Petrol and diesel prices have not been hiked in the last four days but they are still at a multi-year high. The fuel prices in India has risen due to the international oil price rally since October last year. After a three-year-long low price windfall, the Narendra Modi government is facing oil as one of the biggest challenges. It is not only hurting common-man but also poses inflationary risks and adverse impact on the GDP growth.
“India is a net oil importer and a sustained upside risk to crude price hike will likely have adverse macroeconomic implications, specifically in terms of a negative trade shock worsening the current account deficit and the fiscal deficit,” Anis Chakravarty, Economist at Deloitte India said. A 10% increase in the fuel prices will lead to a direct increase of around 0.5% in WPI and around 0.25% in CPI.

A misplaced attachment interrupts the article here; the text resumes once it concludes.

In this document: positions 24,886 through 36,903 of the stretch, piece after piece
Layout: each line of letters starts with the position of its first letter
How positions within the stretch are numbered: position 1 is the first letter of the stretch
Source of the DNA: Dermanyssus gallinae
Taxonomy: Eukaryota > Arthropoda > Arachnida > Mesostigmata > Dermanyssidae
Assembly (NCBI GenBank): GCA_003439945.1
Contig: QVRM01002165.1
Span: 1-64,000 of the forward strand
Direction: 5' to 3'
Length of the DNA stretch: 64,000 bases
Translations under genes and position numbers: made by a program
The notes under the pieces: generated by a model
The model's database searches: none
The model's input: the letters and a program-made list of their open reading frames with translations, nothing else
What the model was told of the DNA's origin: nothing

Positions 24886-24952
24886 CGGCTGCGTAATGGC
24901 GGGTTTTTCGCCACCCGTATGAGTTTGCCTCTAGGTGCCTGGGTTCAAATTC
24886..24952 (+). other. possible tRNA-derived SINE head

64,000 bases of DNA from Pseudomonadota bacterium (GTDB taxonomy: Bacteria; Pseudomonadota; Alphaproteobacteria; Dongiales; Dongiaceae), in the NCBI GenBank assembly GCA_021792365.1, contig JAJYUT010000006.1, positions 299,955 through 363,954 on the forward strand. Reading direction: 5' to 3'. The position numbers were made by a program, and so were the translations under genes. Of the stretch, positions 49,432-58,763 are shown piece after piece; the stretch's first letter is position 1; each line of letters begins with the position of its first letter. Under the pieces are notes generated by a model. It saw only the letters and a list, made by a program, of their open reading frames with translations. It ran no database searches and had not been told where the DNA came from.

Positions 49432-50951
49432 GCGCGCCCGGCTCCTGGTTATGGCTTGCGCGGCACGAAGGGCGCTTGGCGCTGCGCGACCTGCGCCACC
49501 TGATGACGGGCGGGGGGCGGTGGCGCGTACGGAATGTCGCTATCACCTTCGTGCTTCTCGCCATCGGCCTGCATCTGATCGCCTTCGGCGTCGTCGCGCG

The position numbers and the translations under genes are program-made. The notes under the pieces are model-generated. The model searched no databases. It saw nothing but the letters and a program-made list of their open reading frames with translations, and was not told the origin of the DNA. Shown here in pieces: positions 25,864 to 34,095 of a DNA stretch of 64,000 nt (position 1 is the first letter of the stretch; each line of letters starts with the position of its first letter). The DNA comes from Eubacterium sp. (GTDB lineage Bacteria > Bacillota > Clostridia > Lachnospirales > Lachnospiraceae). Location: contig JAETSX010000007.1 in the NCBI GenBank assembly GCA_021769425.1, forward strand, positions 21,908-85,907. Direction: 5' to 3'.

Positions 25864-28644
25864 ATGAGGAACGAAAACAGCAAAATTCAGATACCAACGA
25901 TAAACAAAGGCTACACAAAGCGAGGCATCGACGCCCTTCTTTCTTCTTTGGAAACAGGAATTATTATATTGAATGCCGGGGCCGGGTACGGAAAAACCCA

The rise in prices is due to production cuts by both OPEC and Non-OPEC countries caused supply disruption along with unrest in some Middle Eastern countries. Read More
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